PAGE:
Discussion

The Impact of Turbidity and Sediment Accumulation on the Microphytobenthic Community and Their Primary Production in Potter Cove

Our findings indicate that glacial melt – related processes can decrease the primary production of an Antarctic MPB assemblage. The melting Fourcade glacier releases particles into Potter Cove, both directly and indirectly via river run-offs (Sahade et al., 2015; Monien et al., 2017). Due to their location and the current system in Potter Cove, the investigated locations were permanently and naturally exposed to contrasting intensities of perturbation (Pickett et al., 1989), a consequence of the turbidity and the sediment accumulation regime (Pasotti et al., 2015; Deregibus et al., 2016). The primary production of the MPB decreased with increasing perturbation closer to the glacier, and a net primary production was even completely suppressed at the glacier front (Isla D). This is remarkable, since large brownish mats were visible at Isla D during summer 2015, indicative of MPB presence (Hoffmann et al., 2018). However, the mats were not well developed at Isla D during our experiment in spring 2016 (Supplementary Figure S1). This indicates that the energy demand for growth and reproduction of the MPB community at Isla D seems to be covered by the photosynthetic apparatus during other periods of the year.

Microphytobenthos primary production estimates can be affected by light conditions, MPB community structure, heterotrophic processes – oxygen consumption by bacteria and infauna – and sediment accumulation. The high turbidity, representing low light conditions, seems to be less responsible for the observed pattern in primary production. Antarctic MPB is known for its exceptional adaption to low light conditions (Gómez et al., 2009), e.g., the median light saturation of an MPB community at Casey station was reached at 66 μmol photons m–2 s–1 and 6–20 μmol photons m–2 s–1 were reported for an MPB community in the McMurdo Sound (Rivkin and Putt, 1987; McMinn et al., 2012). In Potter Cove, the light saturation was not investigated, but the light compensation point (net primary production and respiration are balanced) of 26 μmol photons m–2 s–1 (this study) was frequently exceeded in spring. Therefore, the light conditions would allow a positive net primary production and a damage of the photosynthetic apparatus due to a low-light environment seems very unlikely. In addition, turbidity can affect the MPB community structure, which in turn might influence MPB primary production. Longhi et al. (2003) revealed differences in the low light adaption of Gyrosigma subsalinum var. antarctica and Odontella litigiosa, both species occurring in Potter Cove (Al-Handal and Wulff, 2008a; Wulff et al., 2008a, b; this study). We are not convinced that the species above were low light-adapted; they are rather acclimated to low light conditions. Therefore, we anticipated that in the present study, species preferring low light conditions would be dominant at Isla D and thereby change the MPB community structure. However, a difference in the diatom community structure, which dominates the MPB community (Al-Handal and Wulff, 2008a; Wulff et al., 2008a, b), was not observed among our three study locations. Therefore, the community structure is not responsible for the observed differences in the primary production of the MPB in Potter Cove. It should be noted, however, that in terms of biovolume, the e.g., large Gyrosigma spp. and Pleurosigma spp. are major community members in MPB around Potter Cove. For example, in Wulff et al. (2008a, b) G. fasciola and Gyrosigma spp. dominated the MPB community both in terms of cell numbers and biovolume (biomass). Similar observations were made in 2015–2016 (Braeckman et al., unpublished; Wulff et al., unpublished). In the applied cell counting method, these genera were likely underestimated due to cell breakage and it is recommended to count and measure these genera (and species of similar size) before treating the cells for mounting on slides.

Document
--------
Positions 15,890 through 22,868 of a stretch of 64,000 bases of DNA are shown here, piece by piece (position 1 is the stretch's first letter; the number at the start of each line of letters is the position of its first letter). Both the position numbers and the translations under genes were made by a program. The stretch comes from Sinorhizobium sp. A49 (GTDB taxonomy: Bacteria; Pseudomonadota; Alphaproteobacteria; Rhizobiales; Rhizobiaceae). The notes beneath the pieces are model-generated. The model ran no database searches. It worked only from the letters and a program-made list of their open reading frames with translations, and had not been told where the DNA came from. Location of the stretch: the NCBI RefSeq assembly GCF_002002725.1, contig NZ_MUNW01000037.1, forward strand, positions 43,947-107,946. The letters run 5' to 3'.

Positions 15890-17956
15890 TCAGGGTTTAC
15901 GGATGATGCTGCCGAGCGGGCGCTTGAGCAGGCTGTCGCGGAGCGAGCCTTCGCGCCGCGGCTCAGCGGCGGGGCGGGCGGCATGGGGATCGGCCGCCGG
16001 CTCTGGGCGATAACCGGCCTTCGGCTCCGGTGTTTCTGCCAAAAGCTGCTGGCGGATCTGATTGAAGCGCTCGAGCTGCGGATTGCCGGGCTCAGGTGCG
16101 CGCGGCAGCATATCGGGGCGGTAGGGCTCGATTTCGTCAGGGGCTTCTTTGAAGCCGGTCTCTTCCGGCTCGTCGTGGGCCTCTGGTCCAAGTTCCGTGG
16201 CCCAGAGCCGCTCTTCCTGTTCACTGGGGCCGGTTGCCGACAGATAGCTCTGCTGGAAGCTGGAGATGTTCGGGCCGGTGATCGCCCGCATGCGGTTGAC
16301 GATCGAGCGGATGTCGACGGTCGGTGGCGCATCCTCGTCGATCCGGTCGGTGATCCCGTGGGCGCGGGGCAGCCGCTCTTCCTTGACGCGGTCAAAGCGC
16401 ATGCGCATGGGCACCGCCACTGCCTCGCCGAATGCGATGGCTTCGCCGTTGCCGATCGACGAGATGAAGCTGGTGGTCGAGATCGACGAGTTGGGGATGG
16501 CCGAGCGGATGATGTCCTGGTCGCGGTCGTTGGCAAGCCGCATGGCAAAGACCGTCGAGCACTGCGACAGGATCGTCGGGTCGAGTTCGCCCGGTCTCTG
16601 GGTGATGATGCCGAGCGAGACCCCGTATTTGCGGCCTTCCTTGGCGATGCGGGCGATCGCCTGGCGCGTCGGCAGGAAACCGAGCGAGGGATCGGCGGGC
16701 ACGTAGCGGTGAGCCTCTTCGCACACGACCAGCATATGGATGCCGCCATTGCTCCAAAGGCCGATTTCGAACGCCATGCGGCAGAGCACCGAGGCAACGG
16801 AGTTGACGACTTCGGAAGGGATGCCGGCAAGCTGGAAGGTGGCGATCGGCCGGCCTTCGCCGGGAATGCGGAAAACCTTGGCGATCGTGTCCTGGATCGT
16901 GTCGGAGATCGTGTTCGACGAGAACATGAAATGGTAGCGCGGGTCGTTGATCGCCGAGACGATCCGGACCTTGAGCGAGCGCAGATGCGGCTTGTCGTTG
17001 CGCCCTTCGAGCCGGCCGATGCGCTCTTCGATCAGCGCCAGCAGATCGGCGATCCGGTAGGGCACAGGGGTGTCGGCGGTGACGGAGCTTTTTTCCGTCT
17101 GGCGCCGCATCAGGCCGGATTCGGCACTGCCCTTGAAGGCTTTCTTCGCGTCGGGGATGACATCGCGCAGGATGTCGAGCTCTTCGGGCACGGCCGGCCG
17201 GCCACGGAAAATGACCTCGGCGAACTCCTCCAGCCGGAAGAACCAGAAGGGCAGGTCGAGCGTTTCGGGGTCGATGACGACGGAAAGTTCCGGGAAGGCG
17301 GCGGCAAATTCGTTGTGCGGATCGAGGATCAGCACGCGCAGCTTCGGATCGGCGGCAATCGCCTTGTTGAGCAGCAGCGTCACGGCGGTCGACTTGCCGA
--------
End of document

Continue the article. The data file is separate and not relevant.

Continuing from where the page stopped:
In our study, bacterial biomass within the measured sediment cores was not quantified, but it is generally lower in sediments of Isla D compared to the other two locations (Braeckman et al., unpublished). No apparent differences in infaunal biomass were observed between the sediment cores from the three study locations. This means that the contribution of heterotrophic processes is not a main factor affecting spatial differences in net primary production.

We therefore assess sediment accumulation as the key factor responsible for the observed primary production pattern. It is known that pennate raphid diatoms are able to migrate vertically through the sediment. Diatom migration was observed as a reaction on tides, light, endogenous factors, perturbations, carbon dioxide concentration, and nutrient limitations (Consalvey et al., 2004, and references therein). The glacial melt-related sediment accumulation steadily covers the MPB community. As a consequence, the diatoms have to migrate over longer distances and migrate more often to locate themselves in the best available light conditions, as compared to MPB communities located in areas with lower sedimentation rates. In turn, the MPB community in high sedimentation areas needs more energy for migration, which lowers the overall net primary production. This applies to epipelic diatoms, which are highly motile (Round, 1979). Epipsammic diatoms are only able to move very slowly (Round, 1979) and would therefore be completely covered by sediments for a longer period. A full recovery in terms of their primary production would take more than 2 weeks (Wulff et al., 1997), and only if sediment accumulation ceases to cover the MPB community.